“At the Austrian Grand Prix, we were fast last year, so I’m very much looking forward to going back there this year. It’s a cool circuit, nice location, and the car was working very well in France, so I’m very happy with that. Hopefully, that’s going to keep being the casein Austria, and at Silverstone, and some more, because I think we’ve got the potential to do that.”

You come into Austria with back-to-back top-10 finishes in the Austrian Grand Prix, specifically, sixth last year and seventh in 2016. While past performances aren’t always indicative of how you’ll perform in this year’s car, does it at least provide amental advantage in that you know what you need out of the car to be successful at the Red Bull Ring?
“I think we always know what we need from the car. The last two years have been good in Austria. It’s a circuit I quite like, and it’s anice place to be racing. Hopefully, it’s going to be the same case again, and we can really score some big points and come back andfight in the constructors’ championship.”

How helpful is it to have back-to-back grands prix where the same tire compounds are being used? Or in this case, is there carryover in tire data between France and Austria since the tires used in France were thinner compared to the ones you’ll usein Austria?
“The tires are going to be a bit different with the different tread size. We now have a much better understanding of the tires in general.It’s clearly a key to performance, and the guys are doing a great job helping us find what we need.”

The Red Bull Ring is a relatively short circuit, but its layout covers a wide range of conditions. Is it akin to some other tracks in Formula One or is it unique?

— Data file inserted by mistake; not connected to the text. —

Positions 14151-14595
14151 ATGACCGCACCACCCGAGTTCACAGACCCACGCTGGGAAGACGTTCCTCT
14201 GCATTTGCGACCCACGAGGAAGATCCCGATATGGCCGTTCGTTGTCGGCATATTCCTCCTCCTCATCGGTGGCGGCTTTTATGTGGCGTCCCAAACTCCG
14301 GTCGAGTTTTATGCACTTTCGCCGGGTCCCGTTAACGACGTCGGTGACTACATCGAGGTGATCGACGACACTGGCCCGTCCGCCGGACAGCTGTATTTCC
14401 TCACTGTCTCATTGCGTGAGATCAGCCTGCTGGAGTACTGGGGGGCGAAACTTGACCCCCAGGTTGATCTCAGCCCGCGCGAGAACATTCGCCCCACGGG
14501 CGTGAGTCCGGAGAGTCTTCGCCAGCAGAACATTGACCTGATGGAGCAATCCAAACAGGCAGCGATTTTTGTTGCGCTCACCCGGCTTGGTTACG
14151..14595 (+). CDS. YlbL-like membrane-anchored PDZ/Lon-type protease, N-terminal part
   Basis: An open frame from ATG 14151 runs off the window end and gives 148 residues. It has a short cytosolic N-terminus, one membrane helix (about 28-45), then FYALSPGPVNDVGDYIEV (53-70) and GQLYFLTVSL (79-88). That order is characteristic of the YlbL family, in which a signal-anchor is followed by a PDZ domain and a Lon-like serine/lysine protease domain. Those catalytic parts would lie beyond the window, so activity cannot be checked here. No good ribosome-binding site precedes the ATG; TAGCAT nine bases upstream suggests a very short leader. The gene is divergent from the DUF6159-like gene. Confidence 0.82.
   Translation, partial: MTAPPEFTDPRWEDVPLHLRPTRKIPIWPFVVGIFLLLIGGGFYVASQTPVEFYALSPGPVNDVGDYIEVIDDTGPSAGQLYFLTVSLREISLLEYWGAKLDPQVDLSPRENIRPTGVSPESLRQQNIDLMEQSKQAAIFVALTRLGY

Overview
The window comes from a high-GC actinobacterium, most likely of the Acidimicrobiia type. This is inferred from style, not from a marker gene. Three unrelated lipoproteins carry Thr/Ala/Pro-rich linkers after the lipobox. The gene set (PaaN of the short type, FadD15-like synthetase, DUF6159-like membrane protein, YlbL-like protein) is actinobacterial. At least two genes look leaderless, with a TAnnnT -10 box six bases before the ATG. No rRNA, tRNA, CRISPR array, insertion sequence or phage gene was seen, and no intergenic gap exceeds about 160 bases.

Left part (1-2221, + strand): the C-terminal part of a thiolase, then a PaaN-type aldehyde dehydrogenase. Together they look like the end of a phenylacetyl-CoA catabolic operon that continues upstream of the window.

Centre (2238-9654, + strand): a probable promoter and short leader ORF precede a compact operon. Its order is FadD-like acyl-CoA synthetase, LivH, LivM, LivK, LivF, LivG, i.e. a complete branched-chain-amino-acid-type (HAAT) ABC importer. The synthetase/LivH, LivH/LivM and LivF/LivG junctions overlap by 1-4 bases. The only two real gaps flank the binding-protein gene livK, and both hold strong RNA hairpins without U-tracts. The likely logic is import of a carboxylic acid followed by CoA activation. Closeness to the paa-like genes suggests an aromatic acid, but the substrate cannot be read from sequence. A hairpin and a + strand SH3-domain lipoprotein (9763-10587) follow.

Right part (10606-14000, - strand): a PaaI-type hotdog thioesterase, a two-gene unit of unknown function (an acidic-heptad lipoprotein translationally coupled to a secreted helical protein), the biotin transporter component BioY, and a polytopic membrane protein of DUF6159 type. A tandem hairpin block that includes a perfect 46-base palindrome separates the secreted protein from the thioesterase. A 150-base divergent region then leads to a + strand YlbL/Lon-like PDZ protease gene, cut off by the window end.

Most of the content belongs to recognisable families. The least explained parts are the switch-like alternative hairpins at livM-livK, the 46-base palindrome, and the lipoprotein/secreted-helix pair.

“It’s a funny place to race being in the middle of the mountains. The circuit is very short. The lap time is almost like Monaco. There are some overtaking opportunities. I like going there, and the surrounding area looks a lot like Switzerland.”

Do you have any milestones or moments from your junior career that you enjoyed at the Red Bull Ring?

“The first time I raced the Red Bull Ring was in Formula One in 2014. I have no moments there from my time in the junior categories.It’s a track I quite like and I’m very much looking forward to it.”

What is your favorite part of the Red Bull Ring?

“The two last corners. It’s very high speed going down the hill. There’s the compression halfway through the corner and it gives you alot of grip, and that’s really nice.”

Explain a lap around the Red Bull Ring, especially now after having competed there with the faster, current-generation car.

“The biggest difference is the high-speed corners – five, six, seven, eight and nine – the whole of the last sector. You carry much more speed and it carries such a good feeling. With these cars, it’s faster and even better. I’m very much looking forward to going there and racing.”

Kevin Magnussen:

Much is being made of this unprecedented three-race stretch of consecutive races, but you’ve said you love to race as much aspossible. Does this slate of races actually play to your strengths since there is no let-off and you’re able to be in your racecar and with your engineers on a very consistent basis?
“I don’t really think about these three races being consecutive races. We just get on with the job and do our normal thing. Of course, it’snice to be in the car often, and probably by the end of these three races, you might feel like you’re in a good rhythm, but we’ll see.”

You predicted that the Haas VF-18 would perform better in France and at other power circuits on the Formula One schedule. That seemed to be the case, and it seems to have given you a more real-world understanding of the updates the team brought to the Haas VF-18 in Canada. How has the car performed and what do you think that portends for the Austrian Grand Prix?

“We’ve shown that the car is good at the higher-speed circuits. We’ve shown our weakness is the lower-speed tracks, like Monaco and Canada, and probably Singapore will be challenging as well. We’ll just have to work on those weaknesses. The car is working well at most of the other circuits.”

How helpful is it to have back-to-back grands prix where the same tire compounds are being used? Or in this case, is therecarryover in tire data between France and Austria since the tires used in France were thinner compared to the ones you’ll usein Austria?